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12 Feb, 2019 10:18

Mars One dreams plummet back to Earth as company goes bankrupt

Mars One dreams plummet back to Earth as company goes bankrupt

Mars One, the company that promised to colonize Mars with human volunteers and make a reality TV show about it, has gone bankrupt, crushing the dreams of its willing participants and drawing ‘I told you so’s’ from its critics.

The company hoped to send people on a one-way trip to Mars where they would settle for the rest of their lives as we on Earth watched it all unfold from the comfort of our couches.

Also on rt.com Mars One being one-way 'is the biggest appeal’: RT talks to prospective candidates

News of the company’s demise was only revealed thanks to a Reddit user who found a court notice from Basel, Switzerland which said it was declared bankrupt on January 15, 2019.

The group said it had 200,000 willing participants, but this was disputed by former NASA researcher Joseph Roche, who had volunteered for the project and said the real number was 2,761. He also said the selection process had a points system which could be increased by buying merchandise or donating money to the company.

Mars One made documentary videos about their red planet volunteers, which were sold on to broadcasters and buyers, and had planned to bring the intrepid colonizers to “a desert location to test their team skills” before setting off for Mars in 2026.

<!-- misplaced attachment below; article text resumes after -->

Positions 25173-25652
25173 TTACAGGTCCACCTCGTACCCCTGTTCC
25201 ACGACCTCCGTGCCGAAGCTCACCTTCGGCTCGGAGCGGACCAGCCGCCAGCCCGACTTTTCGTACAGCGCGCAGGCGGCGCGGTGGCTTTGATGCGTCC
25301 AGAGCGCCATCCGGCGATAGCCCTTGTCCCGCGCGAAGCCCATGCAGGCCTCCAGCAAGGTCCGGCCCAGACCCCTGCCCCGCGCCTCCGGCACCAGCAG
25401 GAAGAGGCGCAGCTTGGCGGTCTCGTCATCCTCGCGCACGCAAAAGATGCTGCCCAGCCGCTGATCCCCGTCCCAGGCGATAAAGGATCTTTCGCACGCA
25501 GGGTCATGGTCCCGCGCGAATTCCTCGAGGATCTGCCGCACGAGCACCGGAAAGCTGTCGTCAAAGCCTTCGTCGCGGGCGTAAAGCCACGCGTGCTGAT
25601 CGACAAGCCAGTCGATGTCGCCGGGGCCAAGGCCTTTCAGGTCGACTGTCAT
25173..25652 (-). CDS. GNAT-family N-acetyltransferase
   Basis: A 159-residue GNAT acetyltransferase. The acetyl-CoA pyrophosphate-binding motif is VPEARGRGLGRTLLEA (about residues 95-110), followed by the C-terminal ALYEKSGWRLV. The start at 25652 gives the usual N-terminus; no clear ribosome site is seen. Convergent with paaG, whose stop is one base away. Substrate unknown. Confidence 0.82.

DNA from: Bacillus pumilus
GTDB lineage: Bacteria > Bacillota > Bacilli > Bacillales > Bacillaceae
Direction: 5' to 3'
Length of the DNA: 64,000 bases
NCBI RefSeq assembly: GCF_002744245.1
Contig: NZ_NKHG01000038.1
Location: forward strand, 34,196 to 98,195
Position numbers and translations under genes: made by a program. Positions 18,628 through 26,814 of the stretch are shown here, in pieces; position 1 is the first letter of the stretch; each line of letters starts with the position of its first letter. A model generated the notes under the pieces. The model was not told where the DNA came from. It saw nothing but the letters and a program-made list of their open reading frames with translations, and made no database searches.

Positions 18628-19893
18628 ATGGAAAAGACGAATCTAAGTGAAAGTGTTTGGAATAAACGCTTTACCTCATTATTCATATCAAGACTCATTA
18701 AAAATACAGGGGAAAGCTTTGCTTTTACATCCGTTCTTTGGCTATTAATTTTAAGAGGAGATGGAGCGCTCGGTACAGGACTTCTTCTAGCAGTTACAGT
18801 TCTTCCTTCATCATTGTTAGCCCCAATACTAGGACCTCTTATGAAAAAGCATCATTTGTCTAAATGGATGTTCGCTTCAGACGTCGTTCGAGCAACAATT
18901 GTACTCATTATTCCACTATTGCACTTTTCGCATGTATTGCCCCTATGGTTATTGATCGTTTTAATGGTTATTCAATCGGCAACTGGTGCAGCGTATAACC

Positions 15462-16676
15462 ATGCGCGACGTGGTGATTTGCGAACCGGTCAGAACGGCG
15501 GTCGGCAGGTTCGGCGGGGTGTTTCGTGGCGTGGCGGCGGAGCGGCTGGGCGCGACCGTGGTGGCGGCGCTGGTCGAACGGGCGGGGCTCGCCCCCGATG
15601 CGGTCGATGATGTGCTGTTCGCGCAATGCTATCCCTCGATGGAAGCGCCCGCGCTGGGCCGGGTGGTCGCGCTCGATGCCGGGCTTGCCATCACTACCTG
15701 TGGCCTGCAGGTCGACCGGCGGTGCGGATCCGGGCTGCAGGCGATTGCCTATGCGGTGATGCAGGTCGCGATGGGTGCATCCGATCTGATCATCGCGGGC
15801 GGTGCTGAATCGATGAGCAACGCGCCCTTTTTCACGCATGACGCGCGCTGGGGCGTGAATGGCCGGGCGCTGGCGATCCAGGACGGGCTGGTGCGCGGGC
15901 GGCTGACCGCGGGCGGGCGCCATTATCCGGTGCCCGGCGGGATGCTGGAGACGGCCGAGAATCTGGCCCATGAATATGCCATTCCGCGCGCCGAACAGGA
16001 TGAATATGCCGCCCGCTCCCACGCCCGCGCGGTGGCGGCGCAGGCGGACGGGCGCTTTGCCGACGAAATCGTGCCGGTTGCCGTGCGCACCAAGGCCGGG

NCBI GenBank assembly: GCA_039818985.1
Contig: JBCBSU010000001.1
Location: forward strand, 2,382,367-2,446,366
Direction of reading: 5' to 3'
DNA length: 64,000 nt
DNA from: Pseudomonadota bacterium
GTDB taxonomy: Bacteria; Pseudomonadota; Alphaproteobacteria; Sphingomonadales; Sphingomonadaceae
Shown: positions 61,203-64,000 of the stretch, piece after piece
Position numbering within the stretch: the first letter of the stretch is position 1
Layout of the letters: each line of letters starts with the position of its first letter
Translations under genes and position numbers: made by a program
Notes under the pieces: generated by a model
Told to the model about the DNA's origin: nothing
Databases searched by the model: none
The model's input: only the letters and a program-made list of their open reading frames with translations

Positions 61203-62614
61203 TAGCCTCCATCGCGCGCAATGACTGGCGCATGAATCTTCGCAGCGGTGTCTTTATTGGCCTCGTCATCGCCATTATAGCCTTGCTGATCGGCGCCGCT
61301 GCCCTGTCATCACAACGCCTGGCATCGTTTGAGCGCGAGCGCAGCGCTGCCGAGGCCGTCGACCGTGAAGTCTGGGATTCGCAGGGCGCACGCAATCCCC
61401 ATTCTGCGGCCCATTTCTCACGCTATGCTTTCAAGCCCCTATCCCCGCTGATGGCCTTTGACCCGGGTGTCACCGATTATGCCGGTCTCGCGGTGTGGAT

The project consists of Dutch non-profit Mars One Foundation and the for-profit Mars One Ventures, acquired by a Swiss financial services company in 2016.

“The bankruptcy only involves Mars One Ventures AG and does not affect the financial position of the Mars One Foundation, which is the driving force behind the mission,” Mars One said in a statement. “The Mars One Foundation is actively continuing its efforts to secure funding for mission next steps, either through the listed company or directly into the Foundation.”

In July, the company reported it had an investment from Phoenix Enterprises for up to $14 million that was meant to be used to pay for licensing fees and re-list Mars One Ventures on the stock exchange.

The project has been panned for not being realistic at all as an effort to colonize the red planet. Among its critics are MIT researchers, who said the plan would simply kill off all the Mars settlers.

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